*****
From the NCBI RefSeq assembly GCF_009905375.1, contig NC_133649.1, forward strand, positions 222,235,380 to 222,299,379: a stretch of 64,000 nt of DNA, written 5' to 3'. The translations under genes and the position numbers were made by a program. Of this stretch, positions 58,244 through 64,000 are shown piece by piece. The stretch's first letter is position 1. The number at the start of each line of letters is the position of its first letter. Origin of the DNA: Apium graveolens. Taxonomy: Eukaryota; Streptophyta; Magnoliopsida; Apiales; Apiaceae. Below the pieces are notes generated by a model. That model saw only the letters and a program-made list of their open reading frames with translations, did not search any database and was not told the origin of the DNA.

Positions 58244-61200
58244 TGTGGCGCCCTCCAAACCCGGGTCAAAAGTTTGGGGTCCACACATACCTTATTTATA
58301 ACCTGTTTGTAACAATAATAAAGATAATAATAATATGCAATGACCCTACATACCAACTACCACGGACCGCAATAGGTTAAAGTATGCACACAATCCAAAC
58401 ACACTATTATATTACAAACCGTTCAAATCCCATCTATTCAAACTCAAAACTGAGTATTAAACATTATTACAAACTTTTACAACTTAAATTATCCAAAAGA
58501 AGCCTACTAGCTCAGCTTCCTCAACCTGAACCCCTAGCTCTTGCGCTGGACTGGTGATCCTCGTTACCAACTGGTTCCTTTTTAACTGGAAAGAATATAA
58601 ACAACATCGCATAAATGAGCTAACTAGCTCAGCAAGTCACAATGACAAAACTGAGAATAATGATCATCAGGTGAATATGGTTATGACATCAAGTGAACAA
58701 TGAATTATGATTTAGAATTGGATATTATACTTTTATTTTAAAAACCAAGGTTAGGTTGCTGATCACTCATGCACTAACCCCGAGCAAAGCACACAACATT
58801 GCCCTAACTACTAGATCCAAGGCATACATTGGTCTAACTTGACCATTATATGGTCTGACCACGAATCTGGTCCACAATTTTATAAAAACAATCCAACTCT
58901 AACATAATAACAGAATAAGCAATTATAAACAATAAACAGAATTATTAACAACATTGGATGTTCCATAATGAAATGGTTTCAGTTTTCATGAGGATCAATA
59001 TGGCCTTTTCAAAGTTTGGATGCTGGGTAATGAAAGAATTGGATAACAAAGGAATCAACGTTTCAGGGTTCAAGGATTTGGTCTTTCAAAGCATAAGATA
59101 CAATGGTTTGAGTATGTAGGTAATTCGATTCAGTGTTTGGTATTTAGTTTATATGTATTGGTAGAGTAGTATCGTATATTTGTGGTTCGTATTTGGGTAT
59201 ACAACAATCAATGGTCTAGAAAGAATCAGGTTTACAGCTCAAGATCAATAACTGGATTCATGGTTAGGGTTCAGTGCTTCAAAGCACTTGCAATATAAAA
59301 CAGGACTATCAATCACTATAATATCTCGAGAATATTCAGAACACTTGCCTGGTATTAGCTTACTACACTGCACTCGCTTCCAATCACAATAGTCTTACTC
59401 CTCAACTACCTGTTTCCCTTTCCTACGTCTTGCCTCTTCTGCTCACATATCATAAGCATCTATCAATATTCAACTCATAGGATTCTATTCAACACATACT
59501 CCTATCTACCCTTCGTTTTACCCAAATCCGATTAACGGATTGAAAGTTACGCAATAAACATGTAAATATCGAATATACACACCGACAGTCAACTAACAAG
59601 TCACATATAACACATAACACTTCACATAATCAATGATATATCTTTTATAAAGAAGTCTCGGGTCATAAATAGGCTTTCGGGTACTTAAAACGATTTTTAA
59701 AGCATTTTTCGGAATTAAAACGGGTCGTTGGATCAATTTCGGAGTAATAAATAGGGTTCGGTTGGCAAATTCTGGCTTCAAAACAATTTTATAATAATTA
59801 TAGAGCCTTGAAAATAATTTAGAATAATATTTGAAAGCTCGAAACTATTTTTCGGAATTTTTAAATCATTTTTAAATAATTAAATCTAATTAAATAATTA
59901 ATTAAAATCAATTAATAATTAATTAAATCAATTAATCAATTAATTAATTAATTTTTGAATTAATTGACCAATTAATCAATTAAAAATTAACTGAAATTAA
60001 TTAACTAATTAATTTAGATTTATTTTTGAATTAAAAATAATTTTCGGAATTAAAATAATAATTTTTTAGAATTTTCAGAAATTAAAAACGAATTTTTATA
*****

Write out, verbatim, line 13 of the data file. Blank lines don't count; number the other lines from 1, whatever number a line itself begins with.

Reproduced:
59201 ACAACAATCAATGGTCTAGAAAGAATCAGGTTTACAGCTCAAGATCAATAACTGGATTCATGGTTAGGGTTCAGTGCTTCAAAGCACTTGCAATATAAAA